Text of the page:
Thomas Müller has always been a curious player. Not an out and out centre-forward but the owner of 10 FIFA World Cup goals; a right attacker without the pace or trickery of others in the role; A Raumdeuter (an interpreter of space, roughly) according to the man himself. But if Bayern Munich’s opening-day 3-1 win over Hoffenheim is anything to go by, Müller might just be the champions’ best central midfielder…
That may appear to be quite some claim considering the midfielders Bayern have on their books, even accounting for Arturo Vidal’s transfer to Barcelona. James Rodriguez is one of the world’s most talented players, and got better and better the deeper he played last season. Leon Goretzka signed on from Schalke in the summer, meanwhile, joining a stable of talent which also boasts Thiago Alcantara, Corentin Tolisso and the returning Renato Sanches.
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And yet when Niko Kovac came to selecting his first starting line-up in the Bundesliga as Bayern coach, Müller was front and centre… well, centre at least. Robert Lewandowski led the line against Hoffenheim; Kingsley Coman occupied the right flank before an ankle injury saw him replaced by Arjen Robben, who stayed out there for the second half. Müller, meanwhile, was tucked inside all game, beside Thiago in a midfield triangle with Javi Martinez at its base.
Julian Nagelsmann had said before kick-off that Hoffenheim planned to challenge Bayern both on the opening day and for top honours come the end of the season, but his five-man midfield suggested a policy of containment was first in his thoughts at the Allianz Arena. If not for Müller, it might have worked.
Müller’s goal came on 23 minutes, a bullet header having eluded his markers to meet a Joshua Kimmich corner. His slide-rule assist for Robben late on put the game beyond doubt after Adam Szalai and Lewandowski had exchanged goals. Two simple, yet undefendable, actions, from a player who works harder than anyone to make such things possible.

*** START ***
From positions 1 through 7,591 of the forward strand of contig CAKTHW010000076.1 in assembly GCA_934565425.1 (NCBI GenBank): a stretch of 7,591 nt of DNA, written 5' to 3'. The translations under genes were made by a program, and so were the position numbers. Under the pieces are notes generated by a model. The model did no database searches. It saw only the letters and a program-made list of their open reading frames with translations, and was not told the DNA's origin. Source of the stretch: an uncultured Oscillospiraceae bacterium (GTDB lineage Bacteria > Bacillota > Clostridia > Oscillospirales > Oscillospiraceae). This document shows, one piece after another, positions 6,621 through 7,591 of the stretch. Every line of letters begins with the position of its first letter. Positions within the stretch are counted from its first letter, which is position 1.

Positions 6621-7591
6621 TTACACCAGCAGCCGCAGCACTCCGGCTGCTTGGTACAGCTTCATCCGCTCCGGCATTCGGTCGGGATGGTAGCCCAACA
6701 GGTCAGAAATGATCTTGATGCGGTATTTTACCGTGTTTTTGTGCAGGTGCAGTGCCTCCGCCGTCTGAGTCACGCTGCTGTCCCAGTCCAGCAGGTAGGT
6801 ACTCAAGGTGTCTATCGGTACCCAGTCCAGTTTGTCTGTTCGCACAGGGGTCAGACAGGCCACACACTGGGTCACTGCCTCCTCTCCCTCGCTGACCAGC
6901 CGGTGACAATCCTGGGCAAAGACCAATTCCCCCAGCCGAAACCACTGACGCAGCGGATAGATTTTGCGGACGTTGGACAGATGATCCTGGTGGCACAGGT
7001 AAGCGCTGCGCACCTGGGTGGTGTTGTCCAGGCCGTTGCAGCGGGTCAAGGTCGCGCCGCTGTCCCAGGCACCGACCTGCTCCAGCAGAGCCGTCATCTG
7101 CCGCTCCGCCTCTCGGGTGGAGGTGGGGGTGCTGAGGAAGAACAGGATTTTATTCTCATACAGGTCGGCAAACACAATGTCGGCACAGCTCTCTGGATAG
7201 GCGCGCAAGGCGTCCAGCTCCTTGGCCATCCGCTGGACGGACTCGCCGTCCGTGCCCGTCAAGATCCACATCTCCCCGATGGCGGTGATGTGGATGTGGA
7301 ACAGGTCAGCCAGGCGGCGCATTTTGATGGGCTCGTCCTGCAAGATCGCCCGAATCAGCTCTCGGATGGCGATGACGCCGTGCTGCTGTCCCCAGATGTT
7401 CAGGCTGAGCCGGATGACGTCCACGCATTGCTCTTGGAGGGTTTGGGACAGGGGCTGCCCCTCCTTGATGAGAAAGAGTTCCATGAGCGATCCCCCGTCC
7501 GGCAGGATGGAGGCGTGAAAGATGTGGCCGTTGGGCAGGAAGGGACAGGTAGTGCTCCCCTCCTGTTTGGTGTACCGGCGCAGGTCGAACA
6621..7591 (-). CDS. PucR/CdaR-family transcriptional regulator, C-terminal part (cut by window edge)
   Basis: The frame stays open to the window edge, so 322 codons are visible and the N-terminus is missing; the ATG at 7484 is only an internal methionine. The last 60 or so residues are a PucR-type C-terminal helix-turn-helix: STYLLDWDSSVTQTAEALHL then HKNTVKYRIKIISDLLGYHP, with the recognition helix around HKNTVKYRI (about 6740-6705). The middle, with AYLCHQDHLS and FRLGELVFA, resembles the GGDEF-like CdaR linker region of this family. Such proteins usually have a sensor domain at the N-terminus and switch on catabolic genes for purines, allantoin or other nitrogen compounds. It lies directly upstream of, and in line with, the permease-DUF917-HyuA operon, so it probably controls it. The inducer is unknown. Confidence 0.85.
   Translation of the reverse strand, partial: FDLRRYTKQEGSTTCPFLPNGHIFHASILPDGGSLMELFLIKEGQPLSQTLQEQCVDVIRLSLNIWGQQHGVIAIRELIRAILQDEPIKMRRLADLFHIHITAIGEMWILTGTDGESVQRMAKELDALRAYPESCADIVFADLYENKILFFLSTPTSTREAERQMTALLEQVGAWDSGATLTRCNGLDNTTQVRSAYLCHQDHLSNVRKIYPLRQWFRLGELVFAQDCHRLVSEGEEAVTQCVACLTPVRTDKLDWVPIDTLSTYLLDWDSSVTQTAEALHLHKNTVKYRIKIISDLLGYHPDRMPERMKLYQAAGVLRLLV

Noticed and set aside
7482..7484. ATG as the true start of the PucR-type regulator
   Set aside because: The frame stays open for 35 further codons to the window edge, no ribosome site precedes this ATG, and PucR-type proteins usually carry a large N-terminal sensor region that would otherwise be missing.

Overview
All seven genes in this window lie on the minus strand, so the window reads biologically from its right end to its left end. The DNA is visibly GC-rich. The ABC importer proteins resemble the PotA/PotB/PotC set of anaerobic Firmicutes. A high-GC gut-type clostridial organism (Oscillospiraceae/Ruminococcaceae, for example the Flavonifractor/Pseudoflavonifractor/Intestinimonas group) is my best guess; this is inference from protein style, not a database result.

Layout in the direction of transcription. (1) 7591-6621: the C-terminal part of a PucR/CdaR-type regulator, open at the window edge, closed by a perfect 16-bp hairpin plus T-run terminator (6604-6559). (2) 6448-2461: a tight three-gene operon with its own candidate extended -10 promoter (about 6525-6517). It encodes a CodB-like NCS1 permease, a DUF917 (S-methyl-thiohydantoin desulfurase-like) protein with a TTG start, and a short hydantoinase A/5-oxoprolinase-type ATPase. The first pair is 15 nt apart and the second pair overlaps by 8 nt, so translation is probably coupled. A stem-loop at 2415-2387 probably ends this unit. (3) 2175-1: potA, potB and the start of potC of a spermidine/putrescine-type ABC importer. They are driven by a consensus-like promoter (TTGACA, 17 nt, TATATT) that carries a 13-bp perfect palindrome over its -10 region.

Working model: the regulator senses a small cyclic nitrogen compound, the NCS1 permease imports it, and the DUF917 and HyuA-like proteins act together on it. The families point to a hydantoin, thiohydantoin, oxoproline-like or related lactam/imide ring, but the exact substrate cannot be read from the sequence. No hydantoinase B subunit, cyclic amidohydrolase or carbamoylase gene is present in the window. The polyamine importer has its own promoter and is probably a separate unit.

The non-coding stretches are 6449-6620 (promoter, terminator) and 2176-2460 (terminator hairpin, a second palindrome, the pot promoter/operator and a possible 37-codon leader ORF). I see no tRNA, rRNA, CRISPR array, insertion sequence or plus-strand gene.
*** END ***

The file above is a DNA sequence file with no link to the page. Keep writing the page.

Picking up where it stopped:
The Hoffenheim match was Müller’s first chance to set the record straight, and how he seized the opportunity. His runs from deep proved impossible to pick up for a Hoffenheim defensive bank which sometimes numbered eight players. Müller didn’t simply interpret the space ahead of him, he positively dominated it. No Bayern player matched his seven-and-a-half miles covered, while his 12 challenges won were also a team-high.
“We had better control of the match when Goretzka and James came on,” Müller humbly asserted in the post-match mixed zone. But there was little doubt who the game-changer was.
Another number worth bearing in mind? Müller has now scored five opening-day goals, second only to Lewandowski’s seven among active players. In each of those five seasons, Müller has gone on to score in the double digits. A haul of 20 Bundesliga goals under Pep Guardiola in 2015/16 was followed by tallies of five and eight in the previous two campaigns…
Statistical quirks may mean history is on Müller’s side, but the Raumdeuter’s interpretation of space and time mean that betting against him reaching those previous heights – perhaps even the hallowed 20-goal mark – would not be safe. Even if he plays the whole season bang in the middle of the park. Just ask Hoffenheim.